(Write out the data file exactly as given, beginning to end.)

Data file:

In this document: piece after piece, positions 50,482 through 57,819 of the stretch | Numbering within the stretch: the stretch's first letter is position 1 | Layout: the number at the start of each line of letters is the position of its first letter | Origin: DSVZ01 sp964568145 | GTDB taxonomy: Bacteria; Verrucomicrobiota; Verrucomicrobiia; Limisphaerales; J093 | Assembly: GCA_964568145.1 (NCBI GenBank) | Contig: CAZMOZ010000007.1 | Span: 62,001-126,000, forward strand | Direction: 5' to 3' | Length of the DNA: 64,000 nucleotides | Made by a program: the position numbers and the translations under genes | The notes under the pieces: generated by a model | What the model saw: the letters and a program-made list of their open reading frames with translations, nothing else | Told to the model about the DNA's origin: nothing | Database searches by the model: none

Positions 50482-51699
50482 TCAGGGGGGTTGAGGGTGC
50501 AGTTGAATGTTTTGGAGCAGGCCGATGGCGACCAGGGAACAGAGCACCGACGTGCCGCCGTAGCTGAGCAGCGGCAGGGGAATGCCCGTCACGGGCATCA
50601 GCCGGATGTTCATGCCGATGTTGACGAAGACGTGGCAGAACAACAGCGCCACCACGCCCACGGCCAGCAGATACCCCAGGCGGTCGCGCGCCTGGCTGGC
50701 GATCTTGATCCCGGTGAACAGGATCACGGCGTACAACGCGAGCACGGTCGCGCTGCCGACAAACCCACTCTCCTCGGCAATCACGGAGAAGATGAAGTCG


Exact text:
In this document: piece after piece, positions 50,482 through 57,819 of the stretch | Numbering within the stretch: the stretch's first letter is position 1 | Layout: the number at the start of each line of letters is the position of its first letter | Origin: DSVZ01 sp964568145 | GTDB taxonomy: Bacteria; Verrucomicrobiota; Verrucomicrobiia; Limisphaerales; J093 | Assembly: GCA_964568145.1 (NCBI GenBank) | Contig: CAZMOZ010000007.1 | Span: 62,001-126,000, forward strand | Direction: 5' to 3' | Length of the DNA: 64,000 nucleotides | Made by a program: the position numbers and the translations under genes | The notes under the pieces: generated by a model | What the model saw: the letters and a program-made list of their open reading frames with translations, nothing else | Told to the model about the DNA's origin: nothing | Database searches by the model: none

Positions 50482-51699
50482 TCAGGGGGGTTGAGGGTGC
50501 AGTTGAATGTTTTGGAGCAGGCCGATGGCGACCAGGGAACAGAGCACCGACGTGCCGCCGTAGCTGAGCAGCGGCAGGGGAATGCCCGTCACGGGCATCA
50601 GCCGGATGTTCATGCCGATGTTGACGAAGACGTGGCAGAACAACAGCGCCACCACGCCCACGGCCAGCAGATACCCCAGGCGGTCGCGCGCCTGGCTGGC
50701 GATCTTGATCCCGGTGAACAGGATCACGGCGTACAACGCGAGCACGGTCGCGCTGCCGACAAACCCACTCTCCTCGGCAATCACGGAGAAGATGAAGTCG